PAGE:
No, this isn't a giant 80s calculator, it's the latest super cool audio tech from Teenage Engineering

The EP–133 K.O. II is an amateur beat-maker's best friend

 Teenage Engineering EP–133 K.O. II
(Image credit: Teenage Engineering)

Teenage Engineering doesn't follow any trends, nor does it release product like any other tech company on the planet.

Aside from Nothing, which Teenage Engineering has helped shape a chunk of its product line-up, there are very few who can claim to inhabit such an idiosyncratic design, audio and analogue electronics space.

Its latest product is the EP–133 K.O. II, which takes a lot of inspiration from its Pocket Operator series of miniature samplers and beat makers, but adds in a whole host of functionality that catapults it into the serious sampler and synthesiser stratosphere.

Despite looking like a giant calculator from the 1980s, the K.O. II is a 64mb sampler, sequencer and composer that looks set to be every bedroom producer's dream device.

Featuring a built-in microphone, as well as inputs for MIDI instruments and external mics, it's possible to record a slew of samples from numerous devices, and then map them to the 999 available slots.

Teenage Engineering EP–133 K.O. II

(Image credit: Teenage Engineering)

From here, it's a case of harnessing your inner Fred Again and going wild with the pads, building up tunes over four distinct timelines (marked A to B).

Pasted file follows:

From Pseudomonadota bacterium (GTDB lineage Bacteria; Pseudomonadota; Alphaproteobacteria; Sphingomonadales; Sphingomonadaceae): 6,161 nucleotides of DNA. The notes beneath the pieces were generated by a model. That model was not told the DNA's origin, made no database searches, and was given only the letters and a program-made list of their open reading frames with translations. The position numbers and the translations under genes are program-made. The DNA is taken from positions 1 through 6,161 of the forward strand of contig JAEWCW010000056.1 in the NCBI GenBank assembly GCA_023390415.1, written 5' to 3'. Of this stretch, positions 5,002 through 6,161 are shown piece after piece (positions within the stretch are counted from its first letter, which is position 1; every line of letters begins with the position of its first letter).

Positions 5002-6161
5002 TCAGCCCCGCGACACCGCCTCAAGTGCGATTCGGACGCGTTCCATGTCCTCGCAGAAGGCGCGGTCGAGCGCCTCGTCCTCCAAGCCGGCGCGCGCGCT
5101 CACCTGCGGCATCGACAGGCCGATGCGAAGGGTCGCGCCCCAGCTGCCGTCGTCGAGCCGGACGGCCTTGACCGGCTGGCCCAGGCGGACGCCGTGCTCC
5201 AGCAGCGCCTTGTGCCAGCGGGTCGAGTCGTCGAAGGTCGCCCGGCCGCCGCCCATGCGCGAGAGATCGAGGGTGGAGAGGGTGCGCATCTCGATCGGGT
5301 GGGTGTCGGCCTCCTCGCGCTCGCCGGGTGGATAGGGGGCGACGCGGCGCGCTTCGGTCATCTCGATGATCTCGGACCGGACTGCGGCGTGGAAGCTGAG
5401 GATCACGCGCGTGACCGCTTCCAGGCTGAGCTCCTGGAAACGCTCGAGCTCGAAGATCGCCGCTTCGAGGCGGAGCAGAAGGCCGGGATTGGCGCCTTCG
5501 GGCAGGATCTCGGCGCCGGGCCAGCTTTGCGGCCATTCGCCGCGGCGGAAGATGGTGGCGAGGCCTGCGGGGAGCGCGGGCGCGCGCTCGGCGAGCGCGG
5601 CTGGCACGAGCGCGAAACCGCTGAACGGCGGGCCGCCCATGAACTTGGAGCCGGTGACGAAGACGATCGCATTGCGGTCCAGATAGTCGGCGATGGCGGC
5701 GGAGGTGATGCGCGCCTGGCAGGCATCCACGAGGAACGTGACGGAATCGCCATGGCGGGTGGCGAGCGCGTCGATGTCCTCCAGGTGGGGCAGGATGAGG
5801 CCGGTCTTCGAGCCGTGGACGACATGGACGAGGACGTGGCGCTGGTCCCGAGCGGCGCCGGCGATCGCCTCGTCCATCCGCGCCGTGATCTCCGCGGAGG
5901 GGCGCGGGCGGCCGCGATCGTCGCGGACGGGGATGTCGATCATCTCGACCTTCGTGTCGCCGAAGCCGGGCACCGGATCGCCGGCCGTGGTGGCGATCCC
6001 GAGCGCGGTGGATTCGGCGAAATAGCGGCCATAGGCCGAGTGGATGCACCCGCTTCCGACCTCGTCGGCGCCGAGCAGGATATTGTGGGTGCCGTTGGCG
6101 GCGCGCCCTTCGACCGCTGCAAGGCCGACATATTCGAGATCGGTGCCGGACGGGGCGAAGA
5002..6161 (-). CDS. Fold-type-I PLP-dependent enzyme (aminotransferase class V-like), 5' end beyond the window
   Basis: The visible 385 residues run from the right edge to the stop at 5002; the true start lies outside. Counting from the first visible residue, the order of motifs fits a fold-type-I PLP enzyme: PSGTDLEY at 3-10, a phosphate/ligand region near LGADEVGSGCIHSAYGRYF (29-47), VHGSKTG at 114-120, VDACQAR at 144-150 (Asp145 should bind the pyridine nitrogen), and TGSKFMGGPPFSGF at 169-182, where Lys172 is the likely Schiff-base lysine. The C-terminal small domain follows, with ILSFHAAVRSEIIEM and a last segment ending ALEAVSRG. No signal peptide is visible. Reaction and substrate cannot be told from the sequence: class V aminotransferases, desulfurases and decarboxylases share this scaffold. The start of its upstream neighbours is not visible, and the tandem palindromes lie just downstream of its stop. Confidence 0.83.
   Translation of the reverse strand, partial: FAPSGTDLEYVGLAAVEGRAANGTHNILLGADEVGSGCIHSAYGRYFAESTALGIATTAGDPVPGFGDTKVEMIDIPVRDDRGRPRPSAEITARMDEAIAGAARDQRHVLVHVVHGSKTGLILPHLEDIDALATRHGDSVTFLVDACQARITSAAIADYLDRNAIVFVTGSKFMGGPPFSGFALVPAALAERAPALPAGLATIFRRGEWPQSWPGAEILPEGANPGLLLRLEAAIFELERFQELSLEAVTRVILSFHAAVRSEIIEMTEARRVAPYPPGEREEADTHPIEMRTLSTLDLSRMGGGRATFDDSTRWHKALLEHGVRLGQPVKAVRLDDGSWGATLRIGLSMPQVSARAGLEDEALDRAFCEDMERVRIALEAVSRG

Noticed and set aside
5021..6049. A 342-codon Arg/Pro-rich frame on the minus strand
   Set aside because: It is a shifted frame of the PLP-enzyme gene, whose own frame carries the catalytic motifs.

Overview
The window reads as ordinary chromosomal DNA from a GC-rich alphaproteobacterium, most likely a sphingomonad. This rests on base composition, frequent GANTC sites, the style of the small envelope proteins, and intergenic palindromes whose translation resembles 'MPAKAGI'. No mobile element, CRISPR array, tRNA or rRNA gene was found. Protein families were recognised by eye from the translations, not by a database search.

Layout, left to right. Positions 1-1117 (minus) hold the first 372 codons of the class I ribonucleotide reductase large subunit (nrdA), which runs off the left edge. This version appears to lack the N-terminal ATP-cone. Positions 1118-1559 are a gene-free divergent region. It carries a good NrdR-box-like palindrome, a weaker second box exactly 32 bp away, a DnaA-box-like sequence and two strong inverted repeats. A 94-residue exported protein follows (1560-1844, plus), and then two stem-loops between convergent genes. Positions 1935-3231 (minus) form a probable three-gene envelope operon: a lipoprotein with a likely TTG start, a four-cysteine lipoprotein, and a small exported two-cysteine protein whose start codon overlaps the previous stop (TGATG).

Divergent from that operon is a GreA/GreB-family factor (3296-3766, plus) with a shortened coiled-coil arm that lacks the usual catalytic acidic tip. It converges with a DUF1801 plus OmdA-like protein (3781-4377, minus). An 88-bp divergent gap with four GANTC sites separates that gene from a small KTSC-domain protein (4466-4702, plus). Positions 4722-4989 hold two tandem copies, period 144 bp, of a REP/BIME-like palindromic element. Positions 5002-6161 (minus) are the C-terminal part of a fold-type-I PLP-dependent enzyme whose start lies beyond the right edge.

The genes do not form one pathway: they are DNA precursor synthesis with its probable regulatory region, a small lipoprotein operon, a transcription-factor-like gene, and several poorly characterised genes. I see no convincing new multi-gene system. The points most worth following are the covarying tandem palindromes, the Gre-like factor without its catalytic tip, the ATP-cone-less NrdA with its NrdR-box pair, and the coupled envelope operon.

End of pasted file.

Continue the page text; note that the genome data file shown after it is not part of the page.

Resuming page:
If you’re not a whizz on the MIDI keyboard, you can always select from the hundreds of built-in snares, kicks, hi-hats, bleeps, bloops and melodic stabs. 

Although the Pocket Operator is designed as a bit of fun, offering a platform to create little beats on the go, Teenage Engineering says it has developed the EP–133 K.O. II with enough memory for wannabe producers to compile complete songs.

There are six built-in master effects, which can be applied to any of the recording inputs, while 12 punch-in effects allow burgeoning knob-twiddlers to effectively perform live and add loops, sweeps, ramps and echoes for that full fat Aphex Twin experience.

Teenage Engineering EP–133 K.O. II

(Image credit: Teenage Engineering)

It delivers so much more, too, with the ability to chop up a sample and map it to numerous buttons, adjust pitch, quantise off-beat beats and assign any pad to one of 16 MIDI channels, effectively expanding the talents of your MIDI instrument of choice. Punch "Teenage Engineering EP–133 K.O. II" into YouTube and lose many hours watching talented folk get creative with the thing.

Naturally, the K.O. II is a also gorgeous piece of design, featuring pressure sensitive keys, a multifunctional fader and brilliantly tactile buttons and knobs that sit there just begging to be bashed and tweaked in a rhythmical manner.

Better still, it is powered by four AAA batteries for beat-making on the bus, or it can be plugged into a power supply thanks to a USB-C cable. It even comes in a limited edition 10-inch collector’s box that’s fashioned to look like some vintage vinyl. Nice touch.

Like Teenage Engineering’s OB-4 radio / loudspeaker / mad box of audio tricks, there’s somewhat of a cult following around the EP–133 K.O. II, with units regularly selling out.

When it is in stock, it costs £299 / $299 / AUS$549. But be quick, because if your name's not down, you're not coming in.

Leon Poultney

Leon has been writing about automotive and consumer tech for longer than he cares to divulge. When he’s not testing the latest fitness wearable and action camera, he’s out in a shed fawning over his motorcycles or trying not to kill himself on a mountain bike/surfboard/other extreme thing. He's also a man who knows his tools, and he's provided much of T3's drills coverage over the years, all without injuring himself.